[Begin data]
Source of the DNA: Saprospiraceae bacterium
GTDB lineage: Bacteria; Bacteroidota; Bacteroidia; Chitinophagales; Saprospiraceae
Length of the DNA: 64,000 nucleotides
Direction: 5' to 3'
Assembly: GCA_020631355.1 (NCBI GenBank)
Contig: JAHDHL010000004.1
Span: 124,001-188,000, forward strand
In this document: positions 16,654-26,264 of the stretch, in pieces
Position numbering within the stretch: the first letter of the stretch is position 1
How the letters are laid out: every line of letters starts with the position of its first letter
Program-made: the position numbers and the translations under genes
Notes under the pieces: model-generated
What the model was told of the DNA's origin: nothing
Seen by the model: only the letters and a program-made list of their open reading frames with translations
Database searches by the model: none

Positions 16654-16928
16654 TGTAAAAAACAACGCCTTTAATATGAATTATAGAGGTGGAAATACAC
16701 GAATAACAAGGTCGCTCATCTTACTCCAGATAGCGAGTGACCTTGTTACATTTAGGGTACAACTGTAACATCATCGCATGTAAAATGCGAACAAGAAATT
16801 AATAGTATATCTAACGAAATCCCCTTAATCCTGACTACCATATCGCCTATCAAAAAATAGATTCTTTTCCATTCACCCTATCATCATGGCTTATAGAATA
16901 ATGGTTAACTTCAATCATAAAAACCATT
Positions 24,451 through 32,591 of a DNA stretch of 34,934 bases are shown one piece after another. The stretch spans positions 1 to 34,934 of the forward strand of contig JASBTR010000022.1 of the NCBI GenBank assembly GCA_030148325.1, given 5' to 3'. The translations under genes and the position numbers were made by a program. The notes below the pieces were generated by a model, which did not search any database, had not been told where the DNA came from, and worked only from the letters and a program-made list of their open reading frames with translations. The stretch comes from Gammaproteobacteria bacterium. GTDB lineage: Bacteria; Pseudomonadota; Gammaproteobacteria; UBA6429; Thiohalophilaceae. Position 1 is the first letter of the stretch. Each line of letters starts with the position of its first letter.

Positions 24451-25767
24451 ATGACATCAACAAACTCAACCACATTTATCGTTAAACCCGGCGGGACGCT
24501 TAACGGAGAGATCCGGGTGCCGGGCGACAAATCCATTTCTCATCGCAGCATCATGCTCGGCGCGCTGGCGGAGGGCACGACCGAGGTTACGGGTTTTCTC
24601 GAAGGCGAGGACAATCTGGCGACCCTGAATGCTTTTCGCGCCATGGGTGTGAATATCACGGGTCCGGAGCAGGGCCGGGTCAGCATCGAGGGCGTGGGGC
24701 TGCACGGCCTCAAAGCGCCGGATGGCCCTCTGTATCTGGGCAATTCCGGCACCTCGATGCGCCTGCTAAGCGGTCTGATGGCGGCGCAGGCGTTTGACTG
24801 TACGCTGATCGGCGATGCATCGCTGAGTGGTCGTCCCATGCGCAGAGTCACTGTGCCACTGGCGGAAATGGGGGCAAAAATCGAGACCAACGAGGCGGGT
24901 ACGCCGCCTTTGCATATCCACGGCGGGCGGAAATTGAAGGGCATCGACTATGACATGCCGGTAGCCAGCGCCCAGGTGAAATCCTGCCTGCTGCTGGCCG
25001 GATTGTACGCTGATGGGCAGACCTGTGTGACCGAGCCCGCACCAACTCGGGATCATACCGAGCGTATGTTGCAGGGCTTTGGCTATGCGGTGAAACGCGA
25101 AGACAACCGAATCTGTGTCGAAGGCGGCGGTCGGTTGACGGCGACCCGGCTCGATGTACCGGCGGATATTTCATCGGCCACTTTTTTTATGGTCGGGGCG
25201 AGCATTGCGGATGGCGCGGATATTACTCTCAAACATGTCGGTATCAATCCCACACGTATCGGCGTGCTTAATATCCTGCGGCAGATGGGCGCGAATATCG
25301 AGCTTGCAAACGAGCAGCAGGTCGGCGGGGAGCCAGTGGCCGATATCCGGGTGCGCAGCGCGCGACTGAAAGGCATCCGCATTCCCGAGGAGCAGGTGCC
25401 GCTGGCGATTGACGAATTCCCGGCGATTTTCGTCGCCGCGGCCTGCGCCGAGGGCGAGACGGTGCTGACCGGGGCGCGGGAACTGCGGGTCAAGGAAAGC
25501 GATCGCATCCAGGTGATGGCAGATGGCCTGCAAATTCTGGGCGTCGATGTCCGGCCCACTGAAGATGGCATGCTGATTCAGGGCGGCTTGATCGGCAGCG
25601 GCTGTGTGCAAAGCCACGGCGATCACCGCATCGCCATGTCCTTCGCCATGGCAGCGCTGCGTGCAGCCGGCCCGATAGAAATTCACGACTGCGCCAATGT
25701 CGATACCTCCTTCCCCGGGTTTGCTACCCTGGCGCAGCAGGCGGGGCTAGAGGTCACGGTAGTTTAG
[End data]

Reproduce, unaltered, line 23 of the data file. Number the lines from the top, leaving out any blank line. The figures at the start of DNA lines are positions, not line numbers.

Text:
24451 ATGACATCAACAAACTCAACCACATTTATCGTTAAACCCGGCGGGACGCT